an interest in the corpse. The day after Joseph and Mary dressed the body of
Jesus, the chief priests and Pharisees went together to see Pilate:
Saying, Sir, we remember that that deceiver [Jesus] said,
while he was yet alive, After three days I will rise again.
Command therefore that the sepulcher be made sure until
the third day, lest his disciples come by night, and steal him away, and say
unto the people, he is risen from the dead: so the last error shall be worst
than the first.
Pilate said unto them, Ye have a watch: go your way, make
it as sure as ye can. So they went, and made the sepulcher sure, sealing the
stone, and setting a watch. (Matthew 27.63-66).
The divine through his angels caused the watchmen to fall asleep and Jesus left
the tomb without hindrance.
The aftermath of Turnerís death differs radically from that
of Jesus. Nathaniel Turner did not steal away from his tomb. The good Christian white
men of Turnerís Methodist Church made certain that historic event would not
occur. The men of Virginia decided
"the last error" would not "be worst than the first."
Christian slaveholders decided to rob Turnerís family of his corpse.
"chief priests and the Pharisees" of ancient Jerusalem, the
Southampton slaveholders feared Turner would "rise again." But for
Turner, there was no party or authority to redeem his body. As Christian slaves,
neither mother nor friends had rights to lay claim to his body. The State had
paid $375 for Turnerís body to the Putnam Moore estate.
Turner was just pounds of flesh, a certain height, a certain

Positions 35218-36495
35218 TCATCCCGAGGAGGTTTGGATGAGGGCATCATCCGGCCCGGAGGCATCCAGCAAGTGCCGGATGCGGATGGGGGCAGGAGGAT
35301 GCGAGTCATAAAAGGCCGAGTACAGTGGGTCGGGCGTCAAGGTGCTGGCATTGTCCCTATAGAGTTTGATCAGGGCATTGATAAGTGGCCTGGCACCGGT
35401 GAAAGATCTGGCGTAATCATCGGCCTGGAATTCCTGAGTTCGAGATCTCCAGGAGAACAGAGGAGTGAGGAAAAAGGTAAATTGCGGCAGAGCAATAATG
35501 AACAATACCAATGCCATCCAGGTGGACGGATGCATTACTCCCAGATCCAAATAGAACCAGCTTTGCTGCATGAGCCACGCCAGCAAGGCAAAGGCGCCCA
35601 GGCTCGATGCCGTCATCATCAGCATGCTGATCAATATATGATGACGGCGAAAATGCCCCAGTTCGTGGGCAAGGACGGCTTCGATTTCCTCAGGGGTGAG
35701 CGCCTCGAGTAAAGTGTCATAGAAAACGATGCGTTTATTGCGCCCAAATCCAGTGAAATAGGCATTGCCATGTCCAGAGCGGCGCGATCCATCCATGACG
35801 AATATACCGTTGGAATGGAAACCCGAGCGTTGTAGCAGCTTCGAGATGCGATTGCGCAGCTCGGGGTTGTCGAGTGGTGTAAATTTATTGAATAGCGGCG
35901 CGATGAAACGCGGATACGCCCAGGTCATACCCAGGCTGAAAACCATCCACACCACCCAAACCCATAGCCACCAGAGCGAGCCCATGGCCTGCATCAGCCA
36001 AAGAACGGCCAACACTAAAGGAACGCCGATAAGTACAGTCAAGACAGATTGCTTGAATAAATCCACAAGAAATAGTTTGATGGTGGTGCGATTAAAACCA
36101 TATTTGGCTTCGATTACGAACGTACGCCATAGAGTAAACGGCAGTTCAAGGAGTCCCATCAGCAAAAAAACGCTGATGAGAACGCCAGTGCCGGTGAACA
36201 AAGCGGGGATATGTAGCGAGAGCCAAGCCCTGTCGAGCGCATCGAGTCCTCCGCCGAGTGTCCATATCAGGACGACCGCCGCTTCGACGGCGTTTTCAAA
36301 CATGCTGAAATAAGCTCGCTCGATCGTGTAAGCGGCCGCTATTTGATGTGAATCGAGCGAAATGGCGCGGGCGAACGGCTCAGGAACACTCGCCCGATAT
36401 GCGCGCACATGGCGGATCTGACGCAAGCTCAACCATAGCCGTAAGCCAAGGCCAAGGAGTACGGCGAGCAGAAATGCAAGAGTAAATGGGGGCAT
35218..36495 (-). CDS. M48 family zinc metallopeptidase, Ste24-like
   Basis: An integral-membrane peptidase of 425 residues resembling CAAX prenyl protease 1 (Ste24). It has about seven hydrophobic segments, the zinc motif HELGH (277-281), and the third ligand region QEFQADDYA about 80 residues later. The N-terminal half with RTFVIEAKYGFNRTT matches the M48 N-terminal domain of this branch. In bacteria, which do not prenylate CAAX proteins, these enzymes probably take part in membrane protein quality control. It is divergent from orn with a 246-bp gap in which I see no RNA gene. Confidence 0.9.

weight, a certain color. The State and local slaveholders had full rights and
discretion to the disposal of Turnerís body. These Christian men took full
advantage of those inhumane rights. They made certain no rumors would develop concerning
Turnerís "risen body." They prevented anyone from making merry with
the memory of Turner. Christian slaveholders dismantled Turner utterly--skin
from flesh, flesh from bone, and made a joke of his very existence.
"All of Natís followers were given a decent burial,
but the body of the ĎGeneralí was not so honored," according to F. Roy
Johnson. "instead, it was turned over to the surgeons for dissection"
(The Nat Turner Slave Insurrection, p. 149). In his chapter entitled
"Tales Made Horrid and Sad," Johnson further elaborated on the
desecration of Turnerís remains. "After the doctors had skinned the ĎGeneralísí
body and dissected it, the skeleton was said to have fallen into the possession
of one Doctor Massenberg," Johnson wrote.
Several people of Southampton
"animalized" Turnerís "curious skull," which they felt
"resembled the head of a sheep and was at least three quarters of an inch
thick" (The Nat Turner Slave Insurrection, p. 181). This treatment
of Turnerís remains, I suppose, was the "civilized way" of
reconciling Turnerís "crimes." Or maybe it was a type of cult
magic--the white version of "hoodooing the hoodoo man."
The Christian officials of Southampton placed a story in the
papers to justify their barbarism. The Norfolk Herald article (14
November 1831) that first reported Turnerís death added blithely the following
comment, "General Nat sold his body for dissection, and spent the money on
ginger cakes" (Tragle, p. 140). What outrageousness! That Nathaniel Turner, a